Meet in the Middle: Terrorism and Centrist Party Vote Shares in Legislative Elections

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Scholars have found that terrorism can influence political behavior in democracies by affecting citizens’ emotions such as anxiety and fear. However, researchers have yet to examine how terrorism affects vote choice cross‐nationally. The few studies that have investigated terrorism's effect on vote choice have only examined single states through case study analysis. While informative, researchers lack an understanding regarding how terrorism influences vote choice cross‐nationally based on the nature of terrorist attacks and the ideology of political parties. Thus, using a unique dataset that incorporates political party ideology, this study examines the effect the number and severity of terrorist attacks have on vote choice in legislative elections in 56 democracies from multiple regions and levels of development from 1975 to 2014. Preliminary results indicate that terrorist attacks are critical events that significantly affect vote choice in the democratic states included in this analysis.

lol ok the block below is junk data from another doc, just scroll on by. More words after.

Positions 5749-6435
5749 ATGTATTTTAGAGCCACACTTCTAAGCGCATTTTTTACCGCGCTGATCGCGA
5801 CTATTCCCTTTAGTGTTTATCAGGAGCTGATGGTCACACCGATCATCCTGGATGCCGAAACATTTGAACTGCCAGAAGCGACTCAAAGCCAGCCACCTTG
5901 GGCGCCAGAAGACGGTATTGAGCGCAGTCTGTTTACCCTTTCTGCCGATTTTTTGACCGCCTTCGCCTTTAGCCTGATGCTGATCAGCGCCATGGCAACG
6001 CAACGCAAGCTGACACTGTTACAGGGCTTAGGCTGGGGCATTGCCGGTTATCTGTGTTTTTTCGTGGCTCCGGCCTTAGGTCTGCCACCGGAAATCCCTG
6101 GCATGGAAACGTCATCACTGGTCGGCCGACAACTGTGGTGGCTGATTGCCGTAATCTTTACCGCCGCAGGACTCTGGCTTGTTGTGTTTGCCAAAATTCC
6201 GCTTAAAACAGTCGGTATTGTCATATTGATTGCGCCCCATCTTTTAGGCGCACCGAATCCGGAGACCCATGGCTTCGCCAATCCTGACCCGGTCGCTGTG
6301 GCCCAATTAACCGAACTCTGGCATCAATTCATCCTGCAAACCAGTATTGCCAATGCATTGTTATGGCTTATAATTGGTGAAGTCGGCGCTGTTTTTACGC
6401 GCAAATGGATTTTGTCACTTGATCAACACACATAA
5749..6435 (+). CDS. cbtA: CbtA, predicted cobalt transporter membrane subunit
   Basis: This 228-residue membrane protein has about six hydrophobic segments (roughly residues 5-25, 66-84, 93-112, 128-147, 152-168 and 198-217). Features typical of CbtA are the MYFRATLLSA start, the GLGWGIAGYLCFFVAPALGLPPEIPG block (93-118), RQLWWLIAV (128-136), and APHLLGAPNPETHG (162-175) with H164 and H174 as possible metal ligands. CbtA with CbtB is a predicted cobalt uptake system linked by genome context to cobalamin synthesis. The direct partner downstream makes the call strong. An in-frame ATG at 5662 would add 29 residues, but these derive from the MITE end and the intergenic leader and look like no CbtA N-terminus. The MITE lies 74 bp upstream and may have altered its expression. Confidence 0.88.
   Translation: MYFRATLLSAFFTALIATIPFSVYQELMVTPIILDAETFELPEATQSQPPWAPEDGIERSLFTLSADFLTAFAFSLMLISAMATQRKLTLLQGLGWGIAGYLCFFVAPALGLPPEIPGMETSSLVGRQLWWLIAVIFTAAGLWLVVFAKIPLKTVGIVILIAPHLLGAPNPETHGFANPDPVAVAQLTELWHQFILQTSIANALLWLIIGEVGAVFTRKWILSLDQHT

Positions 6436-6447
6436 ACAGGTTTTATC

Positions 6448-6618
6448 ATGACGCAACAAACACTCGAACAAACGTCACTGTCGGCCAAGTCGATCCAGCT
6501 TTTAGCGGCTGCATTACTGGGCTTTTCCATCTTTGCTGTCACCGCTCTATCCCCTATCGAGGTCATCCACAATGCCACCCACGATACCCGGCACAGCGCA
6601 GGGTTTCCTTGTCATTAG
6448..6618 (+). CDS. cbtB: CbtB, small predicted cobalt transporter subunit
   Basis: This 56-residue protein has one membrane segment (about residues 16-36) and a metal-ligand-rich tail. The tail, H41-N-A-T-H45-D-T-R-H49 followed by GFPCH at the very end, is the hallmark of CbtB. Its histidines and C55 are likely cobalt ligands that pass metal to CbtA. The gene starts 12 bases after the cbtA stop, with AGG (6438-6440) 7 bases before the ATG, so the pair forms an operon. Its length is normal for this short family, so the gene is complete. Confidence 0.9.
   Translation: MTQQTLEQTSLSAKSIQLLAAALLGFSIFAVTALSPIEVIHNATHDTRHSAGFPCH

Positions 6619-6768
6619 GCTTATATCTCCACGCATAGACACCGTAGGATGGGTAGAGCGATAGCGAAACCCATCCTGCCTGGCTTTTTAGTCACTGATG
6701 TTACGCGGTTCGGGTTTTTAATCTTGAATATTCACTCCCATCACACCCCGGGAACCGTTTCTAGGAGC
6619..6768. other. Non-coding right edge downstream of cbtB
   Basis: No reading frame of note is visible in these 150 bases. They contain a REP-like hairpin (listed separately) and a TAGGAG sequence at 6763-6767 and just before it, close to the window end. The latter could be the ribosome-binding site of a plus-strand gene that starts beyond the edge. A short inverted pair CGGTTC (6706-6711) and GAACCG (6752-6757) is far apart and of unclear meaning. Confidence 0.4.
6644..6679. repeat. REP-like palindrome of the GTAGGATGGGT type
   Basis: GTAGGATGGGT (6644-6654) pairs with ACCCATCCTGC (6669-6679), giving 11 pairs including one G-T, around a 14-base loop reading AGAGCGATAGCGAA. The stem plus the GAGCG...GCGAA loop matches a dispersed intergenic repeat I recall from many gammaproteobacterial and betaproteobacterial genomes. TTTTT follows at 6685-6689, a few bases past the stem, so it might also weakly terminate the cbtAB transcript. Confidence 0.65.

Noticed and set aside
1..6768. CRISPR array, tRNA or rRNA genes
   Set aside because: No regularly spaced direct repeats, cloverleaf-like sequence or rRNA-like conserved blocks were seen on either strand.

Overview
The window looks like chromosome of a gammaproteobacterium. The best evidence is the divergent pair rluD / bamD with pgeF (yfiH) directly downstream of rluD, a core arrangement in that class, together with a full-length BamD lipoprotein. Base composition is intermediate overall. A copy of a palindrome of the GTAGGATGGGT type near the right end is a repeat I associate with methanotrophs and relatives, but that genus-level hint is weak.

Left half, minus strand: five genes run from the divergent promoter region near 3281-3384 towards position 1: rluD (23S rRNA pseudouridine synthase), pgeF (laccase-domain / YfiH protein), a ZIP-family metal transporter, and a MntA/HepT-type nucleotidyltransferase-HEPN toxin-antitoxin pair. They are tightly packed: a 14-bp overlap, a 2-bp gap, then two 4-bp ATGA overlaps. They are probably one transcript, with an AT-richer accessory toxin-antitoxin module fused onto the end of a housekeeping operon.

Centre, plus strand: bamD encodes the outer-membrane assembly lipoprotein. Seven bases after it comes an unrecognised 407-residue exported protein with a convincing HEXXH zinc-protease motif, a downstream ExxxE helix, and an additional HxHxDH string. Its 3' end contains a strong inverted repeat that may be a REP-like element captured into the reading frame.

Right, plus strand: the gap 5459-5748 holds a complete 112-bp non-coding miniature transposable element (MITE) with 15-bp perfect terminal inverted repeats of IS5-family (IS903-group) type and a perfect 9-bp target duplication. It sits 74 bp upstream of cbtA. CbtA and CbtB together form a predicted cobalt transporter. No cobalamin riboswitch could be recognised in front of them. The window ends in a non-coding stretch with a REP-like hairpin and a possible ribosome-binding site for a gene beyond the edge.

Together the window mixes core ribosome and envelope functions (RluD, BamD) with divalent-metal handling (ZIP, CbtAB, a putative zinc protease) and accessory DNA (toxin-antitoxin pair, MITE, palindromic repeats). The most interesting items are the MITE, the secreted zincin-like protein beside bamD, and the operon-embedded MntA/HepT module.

Policy Implications

  • Terrorism influences political behavior, therefore governments should develop and communicate sensible counterterrorism policies to maintain electoral stability.
  • Terrorism increases centrist parties vote shares suggesting that counterterrorism policies gravitating toward hawkish or dovish ends may be met with skepticism by voters.
  • Both right and leftist parties lose electoral support if they are governing during increases in terrorism. To minimize electoral losses, they should develop pragmatic counterterrorism proposals that address security concerns while avoiding reactionary policies.
  • Rightist parties suffer the most electorally following both international and domestic attacks and leftist parties lose support following domestic attacks. This suggests that parties should tailor their counterterrorism proposals and messaging depending on the type of the attack.